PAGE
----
Sunday, April 22, 2012

Emily Post is dead

Emily Post is gone, actually she has been since 1960.  But her standards of etiquette live on.  While good manners and civility are important to society in general and should be considered as healthy and necessary, things have changed in the last 52 years.

An etiquette subject came up in a group recently and this got me thinking.  Here's a brief synopsis of the situation:  A couple getting married had requested gifts be made in the form of payments to their travel agency.  They were an older couple and in no need of more "things" and wished for the memories of exploring the Mayan ruins for their honeymoon.

Several of the group were appalled at this lack of manners and breach of impropriety, some where silent and I was confused.  Apparently it is considered tacky to ask for money in your invite,  and yet it is an accepted practice to mention where you are "registered", which is a thinly veiled request for gifts.  What's the big deal?

Perhaps my opinion is influenced by my recent decision to become basically trailer trash on wheels and I'm the only one in this group who doesn't have (or want) the expensive clothes and jewelry, great hair, nice nails.....and on and on.  It should come as no surprise that when we all pull into a parking lot there are an abundance of white vehicles and I pull in with my shiny black sheep mobile.  I am the odd duck among swans.  They are Republicans, I am a get the picture.

My thinking is that you want to provide a gift to show your joy in their union.  I would prefer to give them something they can actually use and enjoy.  My gift should reflect their wishes, not my own thought as to what I think they should have.

Different couples have different needs.  Younger couples may need more household items than an older couple, so the registry makes sense.  However, I for one hate printing out a twenty page list of gifts and then having to decide what fits in my budget, locate the gift, pay for it, wrap it and bring it to the wedding.  They need to haul it home, open it, toss all the paper, boxes, ribbon and mess that go with it. Write a check and let them decide what to do with bet.  Tacky?  Maybe.  Practical, simple and always the right color and size and never to be returned?  You bet.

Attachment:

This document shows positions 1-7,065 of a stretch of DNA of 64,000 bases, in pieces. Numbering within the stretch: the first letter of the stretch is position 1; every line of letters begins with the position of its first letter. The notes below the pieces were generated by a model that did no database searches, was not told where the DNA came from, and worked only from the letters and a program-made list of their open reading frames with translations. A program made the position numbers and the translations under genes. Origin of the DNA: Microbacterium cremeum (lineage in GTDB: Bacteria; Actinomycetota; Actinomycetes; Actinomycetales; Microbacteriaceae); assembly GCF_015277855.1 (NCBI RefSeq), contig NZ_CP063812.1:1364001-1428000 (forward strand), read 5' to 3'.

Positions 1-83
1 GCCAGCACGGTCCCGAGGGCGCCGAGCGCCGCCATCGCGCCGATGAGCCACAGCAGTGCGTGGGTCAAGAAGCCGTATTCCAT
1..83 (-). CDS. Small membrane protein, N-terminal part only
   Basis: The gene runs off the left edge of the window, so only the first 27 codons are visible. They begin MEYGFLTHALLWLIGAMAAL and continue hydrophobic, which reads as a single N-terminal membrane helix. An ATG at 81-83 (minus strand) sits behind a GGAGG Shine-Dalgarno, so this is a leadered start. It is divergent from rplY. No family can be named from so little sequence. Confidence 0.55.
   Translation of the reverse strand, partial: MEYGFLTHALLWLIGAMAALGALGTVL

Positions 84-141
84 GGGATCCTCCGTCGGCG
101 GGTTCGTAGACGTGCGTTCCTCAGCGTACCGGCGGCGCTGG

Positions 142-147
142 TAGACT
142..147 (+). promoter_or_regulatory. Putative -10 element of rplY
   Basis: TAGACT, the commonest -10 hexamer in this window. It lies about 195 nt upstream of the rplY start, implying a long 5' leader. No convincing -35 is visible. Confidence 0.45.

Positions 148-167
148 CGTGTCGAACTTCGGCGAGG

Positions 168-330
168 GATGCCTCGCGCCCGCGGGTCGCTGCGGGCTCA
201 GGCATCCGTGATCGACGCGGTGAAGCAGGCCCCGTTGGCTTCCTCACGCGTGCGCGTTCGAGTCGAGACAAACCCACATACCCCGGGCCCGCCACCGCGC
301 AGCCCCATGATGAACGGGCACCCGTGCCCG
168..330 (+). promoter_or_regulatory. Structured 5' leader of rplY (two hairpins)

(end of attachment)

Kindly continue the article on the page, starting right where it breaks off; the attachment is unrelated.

I will also acknowledge that my opinion reflects my desire for travel and memories versus collectibles and material things.  There are others who love decorating their homes, and I used to be one of them.  But to let the world know you have enough stuff and want to visit the Mayan ruins instead....tell me how this is offensive.

To me this was an honest and open request and I found it refreshing and fun.  I still believe that the invitation should be sent in a paper form and a formal paper handwritten note should be sent to the gift-giver.  Not that I'm old fashioned or nostalgic, but I do believe each person invited is entitled to a handwritten thank you note.  And I'm sure the Postal Service welcomes the business.

In this scenario it would be fun to receive a photo of the happy couple at the top of the ruins and a brief note reminding me that I helped to make this dream possible.  I'm all about helping to  achieve the dreams of those who dare to dream them.

Long Live the Queen of Practical Tackiness


  1. I agree 100%.

    And if Linda and I ever get married (we've been together 15 years now), you can direct the check to ....

    Thanks Cheryl.


  2. I always attach a photo of the gift I have received when I send the Thank You note... it just makes sense to me! I love your idea of the Thank You notes being sent from teh Mayan ruins... :) Becky